A thin and narrow beach of rough pebbles lines the shore but few use it for bathing as it is barren and very exposed. A small cantina opens near the harbour in the summer months but there are no shops, toilets or other facilities.


polisPolis is the only west coast resort on Ithaka that could reasonably be called popular with tourists. The medium sized bay of white limestone and shingle has a small harbour at the southern end with a taverna crouched beneath eucalyptus trees.

Polis lies below the main town of Stavros and, with parking on the beach, a taverna and plenty of sunbeds, it can get crowded.

Land behind is flat scrub so there is no shade. Tamarisks have been planted at the back of the beach but they are behind a fence.

A small harbour at the southern end has boat trips around Ithaka and to Fiscardo on Kefalonia. It was a ferry port before the expansion at Piso Aetos, just down the coast.

At the north end of the bay is the site of the former Loizos Cave where important religious artefacts were unearthed. Earthquakes have reclaimed it and the cave has collapsed.

Exoghi village

exogi Exoghi village, just north of Stavros, is one of the oldest on Ithaca and it’s picture postcard stuff for the tourists with panoramic views over the countryside.

Many houses here may have fallen into disrepair but this is still a picturesque village in a picturesque spot with wonderful vistas down to Afales and over the sea.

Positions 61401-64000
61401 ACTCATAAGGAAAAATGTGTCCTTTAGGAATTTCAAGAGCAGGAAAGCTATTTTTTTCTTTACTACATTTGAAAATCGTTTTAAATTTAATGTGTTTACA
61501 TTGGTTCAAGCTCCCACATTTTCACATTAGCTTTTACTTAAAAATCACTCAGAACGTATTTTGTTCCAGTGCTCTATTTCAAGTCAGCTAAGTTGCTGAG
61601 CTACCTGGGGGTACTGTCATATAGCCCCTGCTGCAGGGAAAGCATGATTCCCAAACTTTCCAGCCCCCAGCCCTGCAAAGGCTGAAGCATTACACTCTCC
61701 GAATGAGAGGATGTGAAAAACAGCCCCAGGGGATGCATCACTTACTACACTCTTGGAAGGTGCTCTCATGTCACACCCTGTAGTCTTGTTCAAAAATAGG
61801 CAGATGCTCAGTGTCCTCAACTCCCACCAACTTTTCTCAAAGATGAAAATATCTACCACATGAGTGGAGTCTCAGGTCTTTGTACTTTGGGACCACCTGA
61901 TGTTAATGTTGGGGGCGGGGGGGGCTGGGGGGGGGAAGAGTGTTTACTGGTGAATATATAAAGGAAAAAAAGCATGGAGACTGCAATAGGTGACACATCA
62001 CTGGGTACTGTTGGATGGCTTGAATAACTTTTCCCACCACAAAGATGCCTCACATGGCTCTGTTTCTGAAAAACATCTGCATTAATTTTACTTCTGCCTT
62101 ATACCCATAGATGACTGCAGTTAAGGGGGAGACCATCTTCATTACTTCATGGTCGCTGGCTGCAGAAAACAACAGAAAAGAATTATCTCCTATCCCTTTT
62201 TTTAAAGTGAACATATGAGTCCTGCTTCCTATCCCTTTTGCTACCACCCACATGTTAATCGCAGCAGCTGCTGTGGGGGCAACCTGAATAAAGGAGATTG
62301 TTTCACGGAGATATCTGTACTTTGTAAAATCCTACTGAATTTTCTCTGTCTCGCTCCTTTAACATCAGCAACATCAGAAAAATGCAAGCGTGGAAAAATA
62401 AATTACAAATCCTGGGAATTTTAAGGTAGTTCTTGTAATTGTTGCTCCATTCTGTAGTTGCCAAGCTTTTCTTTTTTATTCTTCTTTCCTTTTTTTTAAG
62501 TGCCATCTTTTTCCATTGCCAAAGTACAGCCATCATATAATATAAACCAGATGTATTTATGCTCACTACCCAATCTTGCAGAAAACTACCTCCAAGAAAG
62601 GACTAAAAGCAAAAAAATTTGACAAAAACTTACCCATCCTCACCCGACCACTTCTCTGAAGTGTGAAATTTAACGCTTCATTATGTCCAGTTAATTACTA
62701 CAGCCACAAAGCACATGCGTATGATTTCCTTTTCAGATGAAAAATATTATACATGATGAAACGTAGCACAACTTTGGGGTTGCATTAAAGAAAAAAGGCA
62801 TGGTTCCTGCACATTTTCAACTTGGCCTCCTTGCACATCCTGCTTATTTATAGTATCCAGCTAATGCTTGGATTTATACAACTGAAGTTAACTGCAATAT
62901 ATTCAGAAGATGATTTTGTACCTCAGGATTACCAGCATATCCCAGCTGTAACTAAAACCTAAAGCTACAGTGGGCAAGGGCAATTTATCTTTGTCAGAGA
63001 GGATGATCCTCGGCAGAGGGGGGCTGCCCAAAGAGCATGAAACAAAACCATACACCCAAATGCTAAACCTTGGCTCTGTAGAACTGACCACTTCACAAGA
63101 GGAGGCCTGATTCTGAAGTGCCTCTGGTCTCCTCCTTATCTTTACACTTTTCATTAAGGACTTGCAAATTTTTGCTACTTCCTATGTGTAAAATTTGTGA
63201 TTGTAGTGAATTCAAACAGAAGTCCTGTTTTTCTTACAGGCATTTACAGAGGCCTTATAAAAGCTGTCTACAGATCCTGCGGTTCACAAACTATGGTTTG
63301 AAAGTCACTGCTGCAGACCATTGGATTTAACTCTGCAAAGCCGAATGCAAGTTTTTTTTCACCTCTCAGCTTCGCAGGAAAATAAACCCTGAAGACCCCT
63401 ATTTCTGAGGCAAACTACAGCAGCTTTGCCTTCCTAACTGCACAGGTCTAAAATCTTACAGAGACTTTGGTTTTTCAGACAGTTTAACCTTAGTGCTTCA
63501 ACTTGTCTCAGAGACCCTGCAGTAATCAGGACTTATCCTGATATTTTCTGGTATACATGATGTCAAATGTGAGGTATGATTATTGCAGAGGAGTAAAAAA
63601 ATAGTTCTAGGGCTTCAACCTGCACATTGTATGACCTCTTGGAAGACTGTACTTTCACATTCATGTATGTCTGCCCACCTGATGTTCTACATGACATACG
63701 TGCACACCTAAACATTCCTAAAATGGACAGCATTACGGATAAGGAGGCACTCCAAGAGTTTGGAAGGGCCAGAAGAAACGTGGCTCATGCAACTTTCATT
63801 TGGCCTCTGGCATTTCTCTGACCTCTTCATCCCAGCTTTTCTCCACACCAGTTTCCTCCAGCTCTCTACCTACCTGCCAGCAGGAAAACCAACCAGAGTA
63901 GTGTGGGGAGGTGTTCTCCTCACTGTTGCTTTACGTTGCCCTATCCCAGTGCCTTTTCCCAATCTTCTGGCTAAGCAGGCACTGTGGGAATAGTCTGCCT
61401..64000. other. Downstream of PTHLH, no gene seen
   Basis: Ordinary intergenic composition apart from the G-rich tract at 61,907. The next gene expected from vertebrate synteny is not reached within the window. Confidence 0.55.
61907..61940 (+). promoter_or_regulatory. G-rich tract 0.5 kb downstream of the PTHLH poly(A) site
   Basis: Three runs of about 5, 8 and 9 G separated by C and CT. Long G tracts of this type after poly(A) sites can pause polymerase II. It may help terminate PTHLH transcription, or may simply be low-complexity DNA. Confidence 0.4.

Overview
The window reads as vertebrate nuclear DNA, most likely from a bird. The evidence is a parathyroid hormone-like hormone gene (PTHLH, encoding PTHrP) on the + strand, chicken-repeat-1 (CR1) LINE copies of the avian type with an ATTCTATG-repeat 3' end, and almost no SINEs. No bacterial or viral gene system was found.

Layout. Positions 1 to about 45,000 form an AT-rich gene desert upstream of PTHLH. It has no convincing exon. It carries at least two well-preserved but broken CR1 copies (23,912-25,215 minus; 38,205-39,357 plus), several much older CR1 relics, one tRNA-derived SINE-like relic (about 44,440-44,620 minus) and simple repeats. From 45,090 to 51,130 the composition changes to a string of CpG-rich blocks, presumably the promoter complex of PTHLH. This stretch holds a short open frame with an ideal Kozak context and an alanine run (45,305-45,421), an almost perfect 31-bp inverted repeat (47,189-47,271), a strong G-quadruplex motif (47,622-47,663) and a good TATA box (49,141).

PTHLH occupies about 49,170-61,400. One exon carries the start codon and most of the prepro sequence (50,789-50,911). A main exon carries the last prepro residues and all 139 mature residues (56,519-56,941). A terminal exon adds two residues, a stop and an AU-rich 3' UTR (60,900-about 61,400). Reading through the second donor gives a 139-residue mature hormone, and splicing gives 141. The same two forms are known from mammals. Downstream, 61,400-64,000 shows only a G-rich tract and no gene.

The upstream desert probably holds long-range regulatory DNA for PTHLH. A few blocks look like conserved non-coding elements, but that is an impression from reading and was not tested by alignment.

Exoghi is noted for its three small pyramids built in 1933. The eccentric builder and his mother are buried under two of them.

The main village church of Agia Marina is well worth a visit and there is a small cafe here with rooms for rent.

What to do

You just Relax!!! Ithaca is also excellent for snorkelling and some people like to climb its mountains. The nature is steep and beautiful, and has a wide range of flora and fauna, so going for long walks is a good choice. Bring lots of water, though, and prepare for some serious climbing. There are water sports, tennis courts and daytrips to the neighbouring islands. In August there is a cultural festivals with artists and orchestras from all over the wor

If you don’t know what to do in Ithaca and want to spend a sports holiday in Ithaca, then go to Odyssey Outdoor Activities, a sports center specializing in outdoor activities in the region! This well-known center on the island is located in Vathy and offers many activities, both for beginners and for experienced athletes, such as:

In addition, the center has extended its activities and it is also possible to visit Ithaca in 4×4 and by boat, to carry out guided tours focusing on the history of the city of Vathy as well as of the whole island, but also participate in group photography projects.

You were wondering what to do in Ithaca after seeing and doing the essentials mentioned above? Be aware that there are still a few points of interest that you can see while you are visiting Ithaca: